Monkeypox is a rare disease that is caused by infection with monkeypox virus. Monkeypox virus belongs to the Orthopoxvirus genus in the family Poxviridae. The Orthopoxvirus genus also includes variola virus (which causes smallpox), vaccinia virus (used in the smallpox vaccine), and cowpox virus.
Monkeypox was first discovered in 1958. When two outbreaks of a pox-like disease occurred in colonies of monkeys kept for research, hence the name ‘monkeypox.’ The first human case of monkeypox was recorded in 1970. In the Democratic Republic of the Congo (DRC) during a period of intensified effort to eliminate smallpox. Since then, monkeypox has been reported in people in several other central and western African countries. Although the majority of infections are in Democratic Republic of the Congo.
How common is monkeypox?
Monkeypox cases in people have occurred outside of Africa has been linked to international travels. Or imported animals, this include cases in the United States, as well as Israel, Singapore, and the United Kingdom.
The natural reservoir of monkeypox remains unknown. However, African rodents and non-human primates (like monkeys) may harbor the virus and infect people.
Monkeypox is caused by the monkeypox virus, a member of the same family of viruses as smallpox. Although it is much less severe and experts say chances of infection are low.
What are the Monkeypox symptoms?
In humans, the symptoms of monkeypox are similar to but less severe than the symptoms of smallpox. Monkeypox begins with fever, headache, muscle aches, and exhaustion. The main difference between symptoms of smallpox and monkeypox is that monkeypox causes lymph nodes to swell (lymphadenopathy) whereas smallpox does not. The incubation period (time from infection to symptoms) for monkeypox is usually 7−14 days but can range from 5−21 days.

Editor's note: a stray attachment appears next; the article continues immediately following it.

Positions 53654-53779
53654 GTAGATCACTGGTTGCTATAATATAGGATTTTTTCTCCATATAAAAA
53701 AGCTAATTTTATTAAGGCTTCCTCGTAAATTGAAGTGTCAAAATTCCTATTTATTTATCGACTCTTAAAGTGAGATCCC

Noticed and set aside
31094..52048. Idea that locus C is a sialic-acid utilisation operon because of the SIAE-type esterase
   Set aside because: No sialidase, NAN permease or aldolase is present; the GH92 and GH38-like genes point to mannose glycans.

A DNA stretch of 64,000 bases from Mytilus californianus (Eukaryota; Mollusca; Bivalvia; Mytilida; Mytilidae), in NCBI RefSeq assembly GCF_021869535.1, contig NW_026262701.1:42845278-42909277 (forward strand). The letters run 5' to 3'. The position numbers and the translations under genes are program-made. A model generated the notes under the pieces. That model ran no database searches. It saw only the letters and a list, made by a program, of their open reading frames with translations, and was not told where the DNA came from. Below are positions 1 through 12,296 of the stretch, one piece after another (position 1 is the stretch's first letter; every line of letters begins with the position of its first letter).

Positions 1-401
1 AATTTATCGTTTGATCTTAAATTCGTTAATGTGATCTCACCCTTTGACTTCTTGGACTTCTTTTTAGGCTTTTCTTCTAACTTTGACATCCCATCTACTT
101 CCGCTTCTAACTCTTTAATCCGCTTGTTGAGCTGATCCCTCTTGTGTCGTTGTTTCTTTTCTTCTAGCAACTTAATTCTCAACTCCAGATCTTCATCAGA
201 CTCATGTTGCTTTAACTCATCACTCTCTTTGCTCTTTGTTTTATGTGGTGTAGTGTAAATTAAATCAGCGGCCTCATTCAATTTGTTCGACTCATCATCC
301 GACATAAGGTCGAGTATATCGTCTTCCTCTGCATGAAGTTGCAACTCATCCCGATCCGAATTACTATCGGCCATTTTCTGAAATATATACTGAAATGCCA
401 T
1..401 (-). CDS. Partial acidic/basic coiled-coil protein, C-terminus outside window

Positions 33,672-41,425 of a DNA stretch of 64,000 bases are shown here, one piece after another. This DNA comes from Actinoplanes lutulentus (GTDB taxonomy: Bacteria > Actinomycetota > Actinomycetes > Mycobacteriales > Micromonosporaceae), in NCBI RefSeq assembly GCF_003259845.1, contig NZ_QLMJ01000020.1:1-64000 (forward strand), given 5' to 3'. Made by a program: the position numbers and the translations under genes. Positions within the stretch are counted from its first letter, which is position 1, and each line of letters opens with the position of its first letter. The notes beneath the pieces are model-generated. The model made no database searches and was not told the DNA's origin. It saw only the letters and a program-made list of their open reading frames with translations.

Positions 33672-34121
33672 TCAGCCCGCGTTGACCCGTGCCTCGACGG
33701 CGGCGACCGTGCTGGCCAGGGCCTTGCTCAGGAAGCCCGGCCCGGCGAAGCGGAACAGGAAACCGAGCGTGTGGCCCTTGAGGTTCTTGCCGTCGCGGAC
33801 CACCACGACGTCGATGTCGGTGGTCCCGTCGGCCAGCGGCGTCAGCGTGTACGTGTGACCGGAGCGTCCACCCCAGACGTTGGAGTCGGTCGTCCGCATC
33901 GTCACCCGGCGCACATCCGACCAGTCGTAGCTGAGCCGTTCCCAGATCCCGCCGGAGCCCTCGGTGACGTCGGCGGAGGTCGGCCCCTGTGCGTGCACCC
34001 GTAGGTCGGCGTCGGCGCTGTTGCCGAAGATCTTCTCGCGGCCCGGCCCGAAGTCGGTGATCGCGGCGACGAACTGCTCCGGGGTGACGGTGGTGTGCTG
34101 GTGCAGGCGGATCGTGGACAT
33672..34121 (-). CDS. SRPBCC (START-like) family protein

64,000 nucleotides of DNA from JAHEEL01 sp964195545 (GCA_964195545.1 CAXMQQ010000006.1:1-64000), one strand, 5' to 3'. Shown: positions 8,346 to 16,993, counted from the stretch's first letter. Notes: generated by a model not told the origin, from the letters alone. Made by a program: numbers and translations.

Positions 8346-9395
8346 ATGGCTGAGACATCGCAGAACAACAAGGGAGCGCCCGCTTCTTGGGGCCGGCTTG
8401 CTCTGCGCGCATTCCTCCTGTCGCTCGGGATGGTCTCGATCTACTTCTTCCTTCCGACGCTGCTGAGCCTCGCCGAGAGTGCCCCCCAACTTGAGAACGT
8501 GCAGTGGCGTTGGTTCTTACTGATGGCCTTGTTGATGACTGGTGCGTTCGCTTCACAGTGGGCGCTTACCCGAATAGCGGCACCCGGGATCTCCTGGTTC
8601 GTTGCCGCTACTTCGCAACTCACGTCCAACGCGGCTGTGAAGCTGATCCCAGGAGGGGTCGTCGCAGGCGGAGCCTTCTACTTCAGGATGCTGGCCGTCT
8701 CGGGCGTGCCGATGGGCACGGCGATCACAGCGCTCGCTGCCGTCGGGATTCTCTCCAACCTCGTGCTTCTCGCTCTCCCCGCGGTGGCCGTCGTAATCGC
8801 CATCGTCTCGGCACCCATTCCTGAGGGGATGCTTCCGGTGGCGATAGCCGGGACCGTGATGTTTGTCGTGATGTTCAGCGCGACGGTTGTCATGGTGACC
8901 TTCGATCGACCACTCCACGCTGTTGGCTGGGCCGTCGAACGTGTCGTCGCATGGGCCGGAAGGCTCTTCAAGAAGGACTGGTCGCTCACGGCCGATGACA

The illness begins with:
- Muscle aches
- Swollen lymph nodes
Within 1 to 3 days (sometimes longer) after the appearance of fever. The patient develops a rash, often beginning on the face then spreading to other parts of the body.
Lesions progress through the following stages before falling off:
The illness typically lasts for 2−4 weeks.
If the Initial symptoms which include fever, headaches, swellings, back pain, and aching muscles show.
Once the fever breaks a rash can develop. It often begins on the face, then spreads to other parts of the body, most commonly the palms of the hands and soles of the feet.
The rash, which can be extremely itchy or painful, changes and goes through different stages before finally forming a scab, which later falls off. The lesions can cause scarring.
The infection usually clears up on its own and lasts between 14 and 21 days.
How do you catch it?
Monkeypox can be spread when someone is in close contact with an infected person. The virus can enter the body through broken skin, the respiratory tract or through the eyes, nose or mouth.
It has not previously been described as a sexually transmitted infection, but it can be passed on by direct contact during sex.